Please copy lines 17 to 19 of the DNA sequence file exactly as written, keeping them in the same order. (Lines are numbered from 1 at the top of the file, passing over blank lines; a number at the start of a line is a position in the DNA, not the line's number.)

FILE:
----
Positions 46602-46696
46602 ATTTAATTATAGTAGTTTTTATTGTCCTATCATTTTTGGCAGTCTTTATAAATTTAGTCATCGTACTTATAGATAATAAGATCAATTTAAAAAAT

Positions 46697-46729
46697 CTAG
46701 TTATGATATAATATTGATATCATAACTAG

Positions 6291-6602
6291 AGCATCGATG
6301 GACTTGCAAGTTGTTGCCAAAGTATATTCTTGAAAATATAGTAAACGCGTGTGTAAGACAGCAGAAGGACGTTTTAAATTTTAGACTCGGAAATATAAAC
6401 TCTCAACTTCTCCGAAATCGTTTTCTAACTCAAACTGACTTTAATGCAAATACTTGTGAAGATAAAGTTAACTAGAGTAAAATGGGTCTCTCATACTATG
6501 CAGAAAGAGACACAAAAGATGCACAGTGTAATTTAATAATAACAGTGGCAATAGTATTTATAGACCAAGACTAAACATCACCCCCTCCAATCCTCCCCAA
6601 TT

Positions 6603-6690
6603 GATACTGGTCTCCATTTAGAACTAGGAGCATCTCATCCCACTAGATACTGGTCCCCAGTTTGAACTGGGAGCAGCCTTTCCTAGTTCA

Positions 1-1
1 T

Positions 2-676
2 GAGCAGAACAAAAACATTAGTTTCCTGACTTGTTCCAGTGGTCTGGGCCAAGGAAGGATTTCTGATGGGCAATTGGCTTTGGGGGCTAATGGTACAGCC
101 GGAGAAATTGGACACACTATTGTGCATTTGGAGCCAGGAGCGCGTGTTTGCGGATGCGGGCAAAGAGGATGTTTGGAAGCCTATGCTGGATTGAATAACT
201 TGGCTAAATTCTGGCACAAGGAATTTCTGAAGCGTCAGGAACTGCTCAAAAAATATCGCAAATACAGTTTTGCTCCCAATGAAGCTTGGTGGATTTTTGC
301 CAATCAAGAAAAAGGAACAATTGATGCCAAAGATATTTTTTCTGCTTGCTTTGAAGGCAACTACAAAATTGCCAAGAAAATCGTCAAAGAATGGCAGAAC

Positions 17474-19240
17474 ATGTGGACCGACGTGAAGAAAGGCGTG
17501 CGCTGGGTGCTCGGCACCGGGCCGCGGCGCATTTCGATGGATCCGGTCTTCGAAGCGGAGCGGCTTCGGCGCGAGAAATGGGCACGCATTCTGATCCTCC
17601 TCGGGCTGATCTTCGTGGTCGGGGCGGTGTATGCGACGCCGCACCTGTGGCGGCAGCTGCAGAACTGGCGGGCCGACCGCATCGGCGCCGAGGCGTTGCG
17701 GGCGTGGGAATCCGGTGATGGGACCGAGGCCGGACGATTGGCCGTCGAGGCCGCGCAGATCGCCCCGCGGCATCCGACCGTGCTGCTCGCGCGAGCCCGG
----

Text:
2 GAGCAGAACAAAAACATTAGTTTCCTGACTTGTTCCAGTGGTCTGGGCCAAGGAAGGATTTCTGATGGGCAATTGGCTTTGGGGGCTAATGGTACAGCC
101 GGAGAAATTGGACACACTATTGTGCATTTGGAGCCAGGAGCGCGTGTTTGCGGATGCGGGCAAAGAGGATGTTTGGAAGCCTATGCTGGATTGAATAACT
201 TGGCTAAATTCTGGCACAAGGAATTTCTGAAGCGTCAGGAACTGCTCAAAAAATATCGCAAATACAGTTTTGCTCCCAATGAAGCTTGGTGGATTTTTGC